• Jean Paul Gaultier to attend new-look Toronto Fashion Week

    Entertainment CTV News
    TORONTO - Renowned fashion designer Jean Paul Gaultier is among the headliners set for a revamped Toronto Fashion Week. Organizers say the influential clothing giant will take part in an "In Conversation" panel discussion with CNN International personality Derek Blasberg, of "CNN Style. Source
  • 'Our hearts are broken'; Linkin Park comments on Chester Bennington's death

    Entertainment Toronto Sun
    NEW YORK — Linkin Park said their hearts are broken following the death of lead singer Chester Bennington, who died by hanging last week. The rock band said Monday that the “shock waves of grief and denial are still sweeping through our family as we come to grips with what has happened. Source
  • Alice Cooper finds lost Andy Warhol silkscreen in storage locker

    Entertainment Toronto Sun
    Rock legend Alice Cooper has discovered a lost Andy Warhol masterpiece he’d left in a storage locker for more than four decades. The red Little Electric Chair silkscreen by the pop art legend could be worth millions of dollars but was placed in storage in 1974 by the musician, who then forgot about it. Source
  • Channing Tatum hand-delivers his vodka to shocked customers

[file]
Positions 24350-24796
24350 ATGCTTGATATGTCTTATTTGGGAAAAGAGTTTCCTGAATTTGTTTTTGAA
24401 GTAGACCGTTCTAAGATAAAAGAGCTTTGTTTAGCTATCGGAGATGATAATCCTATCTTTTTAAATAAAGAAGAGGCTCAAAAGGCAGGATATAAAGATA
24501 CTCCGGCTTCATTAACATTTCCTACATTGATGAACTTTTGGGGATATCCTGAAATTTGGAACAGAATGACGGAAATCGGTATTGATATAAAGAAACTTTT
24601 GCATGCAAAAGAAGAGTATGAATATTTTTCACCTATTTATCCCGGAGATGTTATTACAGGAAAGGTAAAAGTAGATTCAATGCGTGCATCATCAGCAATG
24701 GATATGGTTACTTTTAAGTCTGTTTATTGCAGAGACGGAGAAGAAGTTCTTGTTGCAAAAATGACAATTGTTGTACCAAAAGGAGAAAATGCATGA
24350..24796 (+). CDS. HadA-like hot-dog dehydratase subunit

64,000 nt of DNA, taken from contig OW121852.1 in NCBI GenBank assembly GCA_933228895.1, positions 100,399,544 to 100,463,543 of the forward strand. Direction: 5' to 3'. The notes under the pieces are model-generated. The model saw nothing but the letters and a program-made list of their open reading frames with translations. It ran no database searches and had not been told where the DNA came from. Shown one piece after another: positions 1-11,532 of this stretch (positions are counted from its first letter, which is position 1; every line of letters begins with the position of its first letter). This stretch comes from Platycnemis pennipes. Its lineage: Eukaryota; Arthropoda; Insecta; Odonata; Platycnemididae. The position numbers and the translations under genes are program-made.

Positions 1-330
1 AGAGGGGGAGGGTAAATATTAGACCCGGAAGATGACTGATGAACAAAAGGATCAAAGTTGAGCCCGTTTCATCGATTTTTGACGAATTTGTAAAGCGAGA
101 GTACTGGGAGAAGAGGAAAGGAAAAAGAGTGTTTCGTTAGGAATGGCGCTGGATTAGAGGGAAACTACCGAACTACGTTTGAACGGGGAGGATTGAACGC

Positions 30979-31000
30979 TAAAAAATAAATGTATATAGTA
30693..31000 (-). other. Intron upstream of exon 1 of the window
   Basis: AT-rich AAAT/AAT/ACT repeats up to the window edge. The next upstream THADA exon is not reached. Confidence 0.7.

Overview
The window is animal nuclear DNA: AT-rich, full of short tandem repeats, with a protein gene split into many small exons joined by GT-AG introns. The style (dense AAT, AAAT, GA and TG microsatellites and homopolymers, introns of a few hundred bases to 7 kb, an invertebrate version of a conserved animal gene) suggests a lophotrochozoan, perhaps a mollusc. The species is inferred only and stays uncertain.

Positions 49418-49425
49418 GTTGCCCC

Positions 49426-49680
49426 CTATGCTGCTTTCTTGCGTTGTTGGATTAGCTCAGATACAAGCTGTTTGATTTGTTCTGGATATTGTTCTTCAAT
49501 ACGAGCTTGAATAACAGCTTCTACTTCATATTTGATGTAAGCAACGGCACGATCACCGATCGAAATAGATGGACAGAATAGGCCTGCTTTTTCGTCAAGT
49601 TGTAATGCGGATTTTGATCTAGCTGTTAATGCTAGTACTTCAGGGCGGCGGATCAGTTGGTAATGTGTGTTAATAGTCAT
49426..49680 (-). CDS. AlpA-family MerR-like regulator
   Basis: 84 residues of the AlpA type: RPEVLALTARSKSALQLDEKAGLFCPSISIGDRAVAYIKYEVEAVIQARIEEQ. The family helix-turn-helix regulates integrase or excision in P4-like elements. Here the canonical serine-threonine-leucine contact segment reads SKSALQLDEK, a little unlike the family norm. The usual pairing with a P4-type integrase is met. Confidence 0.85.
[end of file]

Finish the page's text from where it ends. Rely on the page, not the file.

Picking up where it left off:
Entertainment Toronto Sun
    Channing Tatum recently thanked customers for buying his vodka by turning up to their house to deliver it in person. The Magic Mike actor launched his brand of vodka Born and Bred earlier this year and teamed up the makers of alcohol delivery app Saucey, which serves four California cities and Chicago, to surprise Los Angeles shoppers who used the service to purchase his drink. Source
  • The Rolling Stones to record new album

    Entertainment Toronto Sun
    The Rolling Stones are reportedly getting ready to head into the studio to record their first album of original material in more than a decade. The legendary rock group’s album of old blues covers, Blue & Lonesome, proved a hit with fans on its release last year. Source
  • Charlize Theron denies she's dating Halle Berry's ex Gabriel Aubry

    Entertainment Toronto Sun
    Charlize Theron has denied rumours she’s dating Halle Berry’s ex Gabriel Aubry. The Mad Max: Fury Road actress was first linked to the model in June after they were pictured together laughing and embracing at the Santa Monica Pier in California. Source